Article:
How to play Chinese Go

How to play Chinese Go

Origins and history

The game of eastern origin, known as Weiqi in China, Igo in Japan, and Baduk in Korea, probably originated in China some 4,000 years ago; it later spread to Korea and Japan. In the West, where it is called Go, it was not practiced until the late 19th century. It is now growing in popularity worldwide.


It is played on an initially empty 19×19 line board, although smaller boards, 13×13 or even 9×9, are standard for beginners. The two players involved have many black or white stones, respectively, which are placed on the board.

The aim of the game

The game’s main objective is to use your stones to form territory by surrounding empty areas of the board; capturing is not the ultimate goal but serves to gain that territory. The winner is the player with the most points, which corresponds to controlling more territory.

The start of the game

Initially, the board is empty. The player starts with black stones, and then the turn alternates from one player to the other.

There is also the possibility of playing with a handicap: the stronger player gives an advantage to his opponent of 2 to 9 stones; in these cases, the weaker player plays with black rocks, the advantage stones are initially placed on certain predetermined intersections and it is the player who plays with white stones who freely takes the first turn.

Game progress

Each move consists of placing a new stone on an unoccupied area of the playing field but not of moving stones that have already been placed on the field.

Freedoms and territory

To understand the dynamics and purpose of the game, several concepts need to be defined:

  • Unoccupied points horizontally and vertically adjacent to a stone or group of rocks are called free crossings.
  • Groups of loose intersections that are surrounded by stones of the same color are considered the territory of the player playing that color.

Rock grab

A group of stones is considered captured when it has no freedom, i.e., when surrounded by the opponent’s player’s stones, with the charged group of stones having no free space within itself.

In the following picture, you can see that 6 white stones are in a capturing situation:

In particular, an isolated stone is captured if it is surrounded by 4 opponents’ stones; if the stone is on the side or in the corner of the board, it is sufficient if it is surrounded by 3 or 2 opponents’ stones respectively.


The captured stones are removed from the board.

Restrictions when placing stones

Two reasons can hinder the installation of a stone:

  • Suicide: It is not allowed to cast a stone when it runs out of liberties or is part of a chain that runs out of liberties unless the placement of the stone results in a capture.

The illustration shows the position where the junction where the white stone cannot be placed is visible:

  • Rule of thumb: no move that forces the game back to a previous situation is allowed. This rule often applies in situations where a stone that has just been placed by taking may immediately be taken by placing a new stone in the same position as the recently taken stone, which can cause a cyclical situation.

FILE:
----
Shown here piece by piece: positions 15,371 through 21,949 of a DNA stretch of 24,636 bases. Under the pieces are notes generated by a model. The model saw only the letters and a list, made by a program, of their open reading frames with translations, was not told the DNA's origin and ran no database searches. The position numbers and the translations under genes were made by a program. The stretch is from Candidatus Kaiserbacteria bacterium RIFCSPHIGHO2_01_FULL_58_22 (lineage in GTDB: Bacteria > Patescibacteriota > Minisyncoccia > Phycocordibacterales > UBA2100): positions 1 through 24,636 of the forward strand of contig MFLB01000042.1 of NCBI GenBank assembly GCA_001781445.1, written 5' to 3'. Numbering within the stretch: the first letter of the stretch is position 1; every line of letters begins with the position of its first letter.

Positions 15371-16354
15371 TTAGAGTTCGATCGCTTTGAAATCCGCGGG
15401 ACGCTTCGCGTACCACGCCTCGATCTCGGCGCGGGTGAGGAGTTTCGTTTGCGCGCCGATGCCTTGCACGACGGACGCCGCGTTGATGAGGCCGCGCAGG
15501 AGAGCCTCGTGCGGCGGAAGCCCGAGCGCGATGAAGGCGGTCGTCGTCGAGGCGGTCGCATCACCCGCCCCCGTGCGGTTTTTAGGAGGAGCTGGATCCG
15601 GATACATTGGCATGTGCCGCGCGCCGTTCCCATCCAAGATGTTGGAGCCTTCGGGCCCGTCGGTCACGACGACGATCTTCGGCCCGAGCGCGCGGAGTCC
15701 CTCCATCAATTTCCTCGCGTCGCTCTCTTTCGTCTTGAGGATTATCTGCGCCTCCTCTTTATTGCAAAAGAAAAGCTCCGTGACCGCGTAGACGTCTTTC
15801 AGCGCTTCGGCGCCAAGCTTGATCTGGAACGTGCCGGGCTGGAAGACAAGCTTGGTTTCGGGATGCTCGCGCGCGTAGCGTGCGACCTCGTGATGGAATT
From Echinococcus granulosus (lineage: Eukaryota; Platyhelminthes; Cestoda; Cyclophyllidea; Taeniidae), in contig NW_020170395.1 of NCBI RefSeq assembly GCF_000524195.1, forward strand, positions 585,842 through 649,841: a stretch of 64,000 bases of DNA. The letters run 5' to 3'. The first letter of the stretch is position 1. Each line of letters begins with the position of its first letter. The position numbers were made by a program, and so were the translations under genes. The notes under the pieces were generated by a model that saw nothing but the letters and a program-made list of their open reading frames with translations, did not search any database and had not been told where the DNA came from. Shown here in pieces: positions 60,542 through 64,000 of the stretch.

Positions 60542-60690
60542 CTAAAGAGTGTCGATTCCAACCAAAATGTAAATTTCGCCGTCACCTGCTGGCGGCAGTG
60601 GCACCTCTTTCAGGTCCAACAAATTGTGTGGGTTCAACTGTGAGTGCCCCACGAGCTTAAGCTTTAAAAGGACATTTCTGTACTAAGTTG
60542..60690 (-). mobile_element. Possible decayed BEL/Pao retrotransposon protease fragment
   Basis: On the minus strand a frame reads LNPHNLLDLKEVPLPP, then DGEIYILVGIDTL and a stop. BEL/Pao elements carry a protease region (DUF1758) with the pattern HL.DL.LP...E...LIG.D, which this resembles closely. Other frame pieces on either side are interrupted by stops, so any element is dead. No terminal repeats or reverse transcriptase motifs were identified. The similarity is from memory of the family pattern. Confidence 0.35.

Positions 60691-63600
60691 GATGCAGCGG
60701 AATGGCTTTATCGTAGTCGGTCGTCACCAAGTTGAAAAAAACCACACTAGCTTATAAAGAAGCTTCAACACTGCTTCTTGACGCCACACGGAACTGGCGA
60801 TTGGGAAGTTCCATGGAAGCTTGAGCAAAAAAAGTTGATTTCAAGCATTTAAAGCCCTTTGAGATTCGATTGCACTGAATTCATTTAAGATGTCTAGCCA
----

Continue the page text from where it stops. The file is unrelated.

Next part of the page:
End of game

The game ends with an agreement between both players. When either player believes that it is impossible to make more territory, capture more opponent’s stones or reduce the opponent’s territory, he must pass rather than placing a stone on the board.

Endgame protocol begins when both players consecutively pass.

Living and dead stones

At the end of the game, players decide which stones will inevitably be captured if the game continues. These stones are called dead stones and are fished out before points are counted.

If the players disagree on which stones are alive and dead, the game starts again.


While the basic rules are standard, there are some aspects of go whose laws vary from place to place and do not affect the general dynamics of the game or its strategy. The most notable part is the method of scoring; there are two ways:

  • Area counting: this method is used in the Chinese rules. Each player scores points for each stone on the board and for each crossing in his territory, which has the advantage that it is easier to understand when starting to practice the game and that the result is not affected by possible disagreements in the endgame.
  • Territory counting: used in Japanese rules. One point is awarded for each capture and crossing of territory.

This is the most commonly used system, with the advantage that it forces players to avoid placing more stones than necessary at the end of the game to avoid a penalty to their score. When playing online, its disadvantage is that one player can cause a disagreement when deciding which stones are dead, forcing the opponent to make extra moves and thereby gain an advantage in the score.


As usual, in many games, the starting player has a particular advantage. To compensate for this advantage, the score is usually adjusted by awarding a certain number of points to the opponent, called komi.

This advantage is usually adjusted depending on the rules used, the size of the board, and the results of statistical analysis of games played by experienced players. It is usually a decimal value to avoid draws and is usually around 6.

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